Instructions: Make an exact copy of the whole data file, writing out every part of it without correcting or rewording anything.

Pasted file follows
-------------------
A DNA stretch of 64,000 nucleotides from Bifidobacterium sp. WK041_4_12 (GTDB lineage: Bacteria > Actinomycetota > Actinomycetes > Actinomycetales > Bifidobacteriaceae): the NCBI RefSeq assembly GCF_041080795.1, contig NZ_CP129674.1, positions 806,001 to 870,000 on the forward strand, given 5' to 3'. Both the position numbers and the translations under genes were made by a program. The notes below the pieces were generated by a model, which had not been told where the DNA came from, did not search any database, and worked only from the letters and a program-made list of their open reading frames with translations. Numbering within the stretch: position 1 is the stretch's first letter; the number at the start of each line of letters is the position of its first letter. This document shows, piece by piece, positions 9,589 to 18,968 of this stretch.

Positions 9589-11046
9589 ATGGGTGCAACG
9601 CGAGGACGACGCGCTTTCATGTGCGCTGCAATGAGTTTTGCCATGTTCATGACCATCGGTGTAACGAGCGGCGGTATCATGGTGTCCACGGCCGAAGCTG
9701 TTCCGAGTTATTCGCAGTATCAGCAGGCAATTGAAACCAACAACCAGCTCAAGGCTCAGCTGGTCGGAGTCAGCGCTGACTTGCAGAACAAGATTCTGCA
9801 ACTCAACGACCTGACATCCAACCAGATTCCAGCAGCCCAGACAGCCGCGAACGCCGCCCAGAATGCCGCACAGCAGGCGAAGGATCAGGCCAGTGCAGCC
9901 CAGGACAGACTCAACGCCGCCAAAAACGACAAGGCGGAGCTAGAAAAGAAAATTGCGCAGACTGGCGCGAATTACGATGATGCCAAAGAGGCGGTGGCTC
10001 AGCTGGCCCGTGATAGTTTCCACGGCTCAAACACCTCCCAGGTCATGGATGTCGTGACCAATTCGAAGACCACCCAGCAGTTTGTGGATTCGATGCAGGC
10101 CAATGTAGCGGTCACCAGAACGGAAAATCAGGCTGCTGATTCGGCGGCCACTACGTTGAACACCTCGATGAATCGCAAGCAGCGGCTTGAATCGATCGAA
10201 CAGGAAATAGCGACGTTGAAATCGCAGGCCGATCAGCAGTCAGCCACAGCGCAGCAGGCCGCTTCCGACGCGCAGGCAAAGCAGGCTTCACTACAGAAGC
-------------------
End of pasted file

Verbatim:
A DNA stretch of 64,000 nucleotides from Bifidobacterium sp. WK041_4_12 (GTDB lineage: Bacteria > Actinomycetota > Actinomycetes > Actinomycetales > Bifidobacteriaceae): the NCBI RefSeq assembly GCF_041080795.1, contig NZ_CP129674.1, positions 806,001 to 870,000 on the forward strand, given 5' to 3'. Both the position numbers and the translations under genes were made by a program. The notes below the pieces were generated by a model, which had not been told where the DNA came from, did not search any database, and worked only from the letters and a program-made list of their open reading frames with translations. Numbering within the stretch: position 1 is the stretch's first letter; the number at the start of each line of letters is the position of its first letter. This document shows, piece by piece, positions 9,589 to 18,968 of this stretch.

Positions 9589-11046
9589 ATGGGTGCAACG
9601 CGAGGACGACGCGCTTTCATGTGCGCTGCAATGAGTTTTGCCATGTTCATGACCATCGGTGTAACGAGCGGCGGTATCATGGTGTCCACGGCCGAAGCTG
9701 TTCCGAGTTATTCGCAGTATCAGCAGGCAATTGAAACCAACAACCAGCTCAAGGCTCAGCTGGTCGGAGTCAGCGCTGACTTGCAGAACAAGATTCTGCA
9801 ACTCAACGACCTGACATCCAACCAGATTCCAGCAGCCCAGACAGCCGCGAACGCCGCCCAGAATGCCGCACAGCAGGCGAAGGATCAGGCCAGTGCAGCC
9901 CAGGACAGACTCAACGCCGCCAAAAACGACAAGGCGGAGCTAGAAAAGAAAATTGCGCAGACTGGCGCGAATTACGATGATGCCAAAGAGGCGGTGGCTC
10001 AGCTGGCCCGTGATAGTTTCCACGGCTCAAACACCTCCCAGGTCATGGATGTCGTGACCAATTCGAAGACCACCCAGCAGTTTGTGGATTCGATGCAGGC
10101 CAATGTAGCGGTCACCAGAACGGAAAATCAGGCTGCTGATTCGGCGGCCACTACGTTGAACACCTCGATGAATCGCAAGCAGCGGCTTGAATCGATCGAA
10201 CAGGAAATAGCGACGTTGAAATCGCAGGCCGATCAGCAGTCAGCCACAGCGCAGCAGGCCGCTTCCGACGCGCAGGCAAAGCAGGCTTCACTACAGAAGC